Right Whale Facts
- The term of Right Whale does not, in fact, refer to a single variety of cetacean. In point of fact, the name actually refers to a genus of three separate species of closely related baleen whales. All of them also go by the alternate name of the black whale.
- The genus further consists of the North Atlantic Right Whale, the North Pacific Right Whale, and the Southern Right Whale. Their technical names, though, consist of the E. glacialis, the E. japonica, and the E. australis, respectively. All are amazing animals.
- Today, the North Atlantic and North Pacific species hold an unfortunate status. That’s because they remain among the most endangered whales in the world. Both species currently enjoy protection in the United States, under the Endangered Species Act.
- Due to this, legal hunting no longer occurs. Efforts to enforce the ban continue to be mounted. Sadly, this protection may not be enough. Due to their scant numbers, and numerous threats, the IUCN lists both populations as Critically Endangered.
- illegal whaling isn’t the only danger faced by the awesome Right Whale, however. Other perils now pose threats to their existence. Accidental entanglement in commercial fishing nets remains a danger. Another hazard it now faces, though, is climate change.
Right Whale Physical Description
The astounding Right Whale easily impresses anyone who encounters the creature in the open ocean. It does this, however, for several reasons. One of those, quite understandably, is its sheer size. That’s because it’s one of the largest animals to ever roam the earth.
This holds true for all three of the species within the impressive genus. Each of the different varieties achieves approximately the same physical size. They further share the physiological characteristic of sexual dimorphism, much like many of their related species do.
In this instance, also like similar animals, this manifests itself in terms of sheer physical size. More specifically, the females typically achieve a greater length than the males. The total difference, though, isn’t generally enough to be noticed by the casual observer.
Overall, the Right Whale attains an average body length of 36 – 59 ft (11 – 18 m). These further reach an average weight ranging from 120,000 – 160,000 lbs (54,431 – 72,475 kg). The majority of individuals, however, do not exceed 52 ft (16 m) in total length.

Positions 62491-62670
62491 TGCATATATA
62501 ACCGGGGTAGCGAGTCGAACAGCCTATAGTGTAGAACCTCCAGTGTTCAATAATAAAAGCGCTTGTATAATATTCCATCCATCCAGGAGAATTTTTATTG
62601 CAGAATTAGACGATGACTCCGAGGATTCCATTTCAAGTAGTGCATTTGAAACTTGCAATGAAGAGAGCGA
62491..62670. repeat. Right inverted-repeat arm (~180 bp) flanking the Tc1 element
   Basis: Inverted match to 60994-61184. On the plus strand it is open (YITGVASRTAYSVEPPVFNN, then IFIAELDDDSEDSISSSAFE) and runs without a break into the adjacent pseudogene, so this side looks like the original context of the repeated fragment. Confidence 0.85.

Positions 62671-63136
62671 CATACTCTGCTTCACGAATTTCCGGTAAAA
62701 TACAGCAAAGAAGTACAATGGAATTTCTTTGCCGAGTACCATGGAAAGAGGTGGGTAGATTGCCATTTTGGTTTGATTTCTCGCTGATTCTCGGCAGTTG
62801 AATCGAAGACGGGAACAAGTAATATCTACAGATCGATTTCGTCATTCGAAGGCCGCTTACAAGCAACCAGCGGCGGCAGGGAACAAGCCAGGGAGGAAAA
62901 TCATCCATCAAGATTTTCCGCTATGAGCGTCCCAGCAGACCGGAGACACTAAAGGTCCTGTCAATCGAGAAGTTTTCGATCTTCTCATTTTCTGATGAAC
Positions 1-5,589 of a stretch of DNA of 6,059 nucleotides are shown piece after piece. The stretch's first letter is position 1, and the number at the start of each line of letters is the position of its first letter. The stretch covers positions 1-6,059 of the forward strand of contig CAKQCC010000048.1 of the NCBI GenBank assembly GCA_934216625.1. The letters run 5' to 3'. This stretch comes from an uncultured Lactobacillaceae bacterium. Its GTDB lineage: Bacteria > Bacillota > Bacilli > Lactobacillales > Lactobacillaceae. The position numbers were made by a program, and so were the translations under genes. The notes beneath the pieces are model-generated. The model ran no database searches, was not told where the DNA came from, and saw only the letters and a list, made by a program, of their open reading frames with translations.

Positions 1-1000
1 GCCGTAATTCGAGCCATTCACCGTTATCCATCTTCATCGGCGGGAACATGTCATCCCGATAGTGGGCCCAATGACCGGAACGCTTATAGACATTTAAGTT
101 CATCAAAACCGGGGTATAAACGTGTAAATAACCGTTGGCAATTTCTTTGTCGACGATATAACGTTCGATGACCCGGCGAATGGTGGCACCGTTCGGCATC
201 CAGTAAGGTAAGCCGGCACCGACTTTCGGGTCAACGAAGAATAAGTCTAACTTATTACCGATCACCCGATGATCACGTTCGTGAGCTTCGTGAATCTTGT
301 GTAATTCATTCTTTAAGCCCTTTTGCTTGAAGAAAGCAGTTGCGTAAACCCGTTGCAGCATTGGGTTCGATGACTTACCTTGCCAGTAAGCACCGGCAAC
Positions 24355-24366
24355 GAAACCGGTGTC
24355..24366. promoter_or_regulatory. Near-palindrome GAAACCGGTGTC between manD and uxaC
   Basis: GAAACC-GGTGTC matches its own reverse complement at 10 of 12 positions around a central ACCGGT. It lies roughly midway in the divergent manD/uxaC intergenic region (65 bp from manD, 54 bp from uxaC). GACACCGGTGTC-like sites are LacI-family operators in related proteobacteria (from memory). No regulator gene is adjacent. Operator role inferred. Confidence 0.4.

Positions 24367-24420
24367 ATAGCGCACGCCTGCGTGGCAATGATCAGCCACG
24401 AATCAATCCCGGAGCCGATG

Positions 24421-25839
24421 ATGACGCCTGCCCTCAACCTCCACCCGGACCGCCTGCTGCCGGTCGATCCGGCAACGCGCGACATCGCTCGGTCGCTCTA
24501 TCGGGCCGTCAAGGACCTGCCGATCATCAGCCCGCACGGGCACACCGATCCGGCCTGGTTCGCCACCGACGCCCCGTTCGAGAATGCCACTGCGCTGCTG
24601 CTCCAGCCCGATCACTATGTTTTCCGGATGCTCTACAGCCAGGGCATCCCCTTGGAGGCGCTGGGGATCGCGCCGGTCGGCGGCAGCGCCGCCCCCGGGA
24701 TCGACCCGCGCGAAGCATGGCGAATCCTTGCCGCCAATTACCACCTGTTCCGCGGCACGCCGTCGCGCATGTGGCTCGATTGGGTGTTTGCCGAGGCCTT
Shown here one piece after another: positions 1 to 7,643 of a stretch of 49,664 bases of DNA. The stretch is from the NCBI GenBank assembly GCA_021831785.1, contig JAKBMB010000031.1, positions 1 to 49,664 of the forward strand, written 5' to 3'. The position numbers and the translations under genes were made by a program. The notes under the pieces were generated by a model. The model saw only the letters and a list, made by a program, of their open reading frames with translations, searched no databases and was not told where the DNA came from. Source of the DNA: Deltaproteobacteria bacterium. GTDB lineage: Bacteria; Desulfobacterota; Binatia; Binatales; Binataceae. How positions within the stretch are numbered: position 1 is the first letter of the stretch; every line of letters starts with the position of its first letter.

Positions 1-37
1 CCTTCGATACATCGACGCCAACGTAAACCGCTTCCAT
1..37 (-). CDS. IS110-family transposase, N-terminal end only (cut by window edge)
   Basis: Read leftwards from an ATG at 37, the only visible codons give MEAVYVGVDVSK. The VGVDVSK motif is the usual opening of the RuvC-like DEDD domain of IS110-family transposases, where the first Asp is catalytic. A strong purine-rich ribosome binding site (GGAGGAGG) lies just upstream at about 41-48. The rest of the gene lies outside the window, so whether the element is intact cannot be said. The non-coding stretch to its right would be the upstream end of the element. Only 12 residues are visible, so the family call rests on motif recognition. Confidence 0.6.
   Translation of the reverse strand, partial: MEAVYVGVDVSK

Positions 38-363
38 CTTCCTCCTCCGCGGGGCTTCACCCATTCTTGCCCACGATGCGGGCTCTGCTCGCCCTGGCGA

All members of this genus display a thick, almost rotund body shape. Each also displays V-shaped blowholes, skin colored from dark gray to black. The most distinctive feature, however, is the presence of rough patches on the head. These appear as white in color.
- Kingdom: Animalia
- Phylum: Chordata
- Class: Mammalia
- Order: Artiodactyla
- Family: Balaenidae
- Genus: Eubalena
Right Whale Distribution, Habitat, and Ecology
Between them, the different types of Right Whale inhabit a total of three specific regions of the globe. One solely inhabits the western Atlantic Ocean. Yet another lives only in the North Atlantic Ocean. The other only appears in portions of the North Pacific.
In each of these various regions, though, these mighty cetaceans have precise climatic requirements for their habitat range. That’s due to the simple fact that none of them can tolerate extremes of temperature. All known groups, therefore, inhabit moderate climates.
The remarkable genus displays even more specific requirements. Distinctively, each of the separate groups evolved differing needs in this regard. In the Northern Hemisphere it tends to avoid open waters and stay close to peninsulas and bays and on continental shelves.
In the Southern Hemisphere, those needs are quite different, as well as variable. There, the great majority of specimens of this animal usually live and feed far offshore in summer. A significant portion of the population occurs in nearshore waters in winter, though.
The magnificent creature possesses a diet similar to most whales. The amazing mammal therefore feeds mainly on copepods, but also consumes krill and pteropods. Individuals frequently forage the surface, underwater or even on the ocean bottom for their food.
Quite sadly, the fabulous Right Whale used to be a preferred target for whalers. This was partly due to its docile nature, the slow surface-skimming feeding behavior, and the tendency to stay close to the coast. But its high blubber content also made it a prime target.